Be strange. Be unique. There’s only one you.
Hi. I've been reading all your skateboarding posts. I really want to try land paddling. What board would you recommend for a beginner? I'm 52 years old and female. Thanks so much.
Posted by: page | July 11, 2013 at 06:11 AM
page, I'd suggest taking a look at Kahuna Creation's "Cruiser" longboards. The shorter 47" boards seemingly would be a good fit for you.
I think the Haka Moko was the first board I bought for land paddling. I still have it, but have evolved to higher performance boards which wouldn't be advisable for a beginner. I liked it. One of my blog posts talks about it.
You want something reassuringly stable. And not very expensive, since you're trying out land paddling. The Haka Moko (nice blue color) or Haka Cruiser (brown) fit the bill. 47" is a good length. Longer than that and the board gets heavy when you need/want to carry it. Well, its heavy regardless, but longer obviously means heavier.
Ending today there is a Kahuna Creations summer special: $40 off order of $200 or more. Pretty good. Get an adjustable big stick and one of those boards, and you'd be in business.
Or you could head to a local skateboard shop. If you tell them what you want to do, they should point you in the right longboard direction. I wouldn't go with a "dropped" board; that was my first board, before I started land paddling. You want a large stable platform that you can easily shift your feet around on. You'll want to experiment with different stances, width of feet apart, etc. A medium length regular 42-48 inch board will allow that. I see lots of videos with land paddlers using dropped boards (middle is lower than ends), but I think the sort of board is more amenable to doing tricks, which won't be your priority.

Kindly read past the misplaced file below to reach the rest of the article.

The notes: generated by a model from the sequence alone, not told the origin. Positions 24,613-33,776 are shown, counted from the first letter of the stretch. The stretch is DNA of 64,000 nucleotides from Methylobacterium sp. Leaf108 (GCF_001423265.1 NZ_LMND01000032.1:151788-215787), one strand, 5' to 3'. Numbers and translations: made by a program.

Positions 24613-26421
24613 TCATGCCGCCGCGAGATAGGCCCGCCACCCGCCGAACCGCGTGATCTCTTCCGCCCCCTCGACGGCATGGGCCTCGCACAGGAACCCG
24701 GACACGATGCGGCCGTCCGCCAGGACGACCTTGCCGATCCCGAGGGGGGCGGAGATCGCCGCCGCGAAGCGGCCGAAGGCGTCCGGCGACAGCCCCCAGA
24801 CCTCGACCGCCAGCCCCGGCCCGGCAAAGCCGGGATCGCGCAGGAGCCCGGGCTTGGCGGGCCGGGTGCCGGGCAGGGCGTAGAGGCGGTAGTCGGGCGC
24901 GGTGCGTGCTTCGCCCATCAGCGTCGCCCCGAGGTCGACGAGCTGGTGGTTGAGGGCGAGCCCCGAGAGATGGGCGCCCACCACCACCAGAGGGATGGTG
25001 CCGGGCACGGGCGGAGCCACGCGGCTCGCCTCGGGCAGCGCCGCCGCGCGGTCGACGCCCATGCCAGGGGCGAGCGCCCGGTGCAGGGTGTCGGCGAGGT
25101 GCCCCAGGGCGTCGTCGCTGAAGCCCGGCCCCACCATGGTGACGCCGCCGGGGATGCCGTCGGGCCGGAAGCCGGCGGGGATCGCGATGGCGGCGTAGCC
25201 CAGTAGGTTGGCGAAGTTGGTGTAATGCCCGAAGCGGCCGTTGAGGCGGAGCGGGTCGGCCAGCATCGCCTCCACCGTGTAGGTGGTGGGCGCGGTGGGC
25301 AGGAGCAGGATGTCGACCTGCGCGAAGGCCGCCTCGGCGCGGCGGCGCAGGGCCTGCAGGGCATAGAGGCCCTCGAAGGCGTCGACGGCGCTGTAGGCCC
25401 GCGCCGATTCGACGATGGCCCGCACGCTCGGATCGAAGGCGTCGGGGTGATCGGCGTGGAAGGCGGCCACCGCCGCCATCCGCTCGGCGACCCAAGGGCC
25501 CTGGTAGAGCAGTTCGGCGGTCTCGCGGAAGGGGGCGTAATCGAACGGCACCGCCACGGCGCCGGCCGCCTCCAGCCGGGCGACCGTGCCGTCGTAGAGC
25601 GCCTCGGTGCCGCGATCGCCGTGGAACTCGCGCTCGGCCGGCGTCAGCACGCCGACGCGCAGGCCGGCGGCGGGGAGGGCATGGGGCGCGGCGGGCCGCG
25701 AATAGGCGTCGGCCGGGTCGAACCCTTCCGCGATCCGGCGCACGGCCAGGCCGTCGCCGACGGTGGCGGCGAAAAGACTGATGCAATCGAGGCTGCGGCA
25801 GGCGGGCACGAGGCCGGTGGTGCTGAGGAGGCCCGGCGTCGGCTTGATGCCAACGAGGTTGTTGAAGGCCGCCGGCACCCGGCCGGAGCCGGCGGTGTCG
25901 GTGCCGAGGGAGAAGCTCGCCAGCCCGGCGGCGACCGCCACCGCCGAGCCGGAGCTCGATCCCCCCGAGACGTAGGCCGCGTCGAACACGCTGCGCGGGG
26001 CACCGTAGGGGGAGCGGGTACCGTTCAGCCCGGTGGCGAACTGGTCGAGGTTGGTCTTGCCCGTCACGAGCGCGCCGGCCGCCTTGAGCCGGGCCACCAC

Also, get some protective gear. I'd recommend helmet, knee pads, elbow pads, gloves (not sliding gloves; kind which protect wrist and palm -- you can still grip pole with them, as fingers are free). I also wear padded shorts, but that's more of an option.
Then watch some land paddling videos and give it a try. I love the activity. Have my usual 5 or 7 mile routes, which are a lot more fun than exercising in a gym.
Terrific core workout. Also aerobic. Just be sure you don't place the stick in front of a front wheel. That's the main way you'll fall -- tripping yourself. After doing this a few times, I learned "never again."
Posted by: Brian Hines | July 11, 2013 at 10:28 AM
Thank you so very much, I really appreciate all the great information. Yesterday I read your post about the Haka Moka and I looked at it on the Kahuna website but I was unsure whether the even longer board would be better. Now, with your input, I feel confident trying out the Haka Moka. I will get protective gear for sure and I've already watched several videos. I am so excited to try this! I have a SUP and just love it so I feel pretty sure I'm going to like land paddling too. Thanks again so much for your great advice and for taking the time to give me such a thorough answer.
Posted by: page | July 11, 2013 at 11:10 AM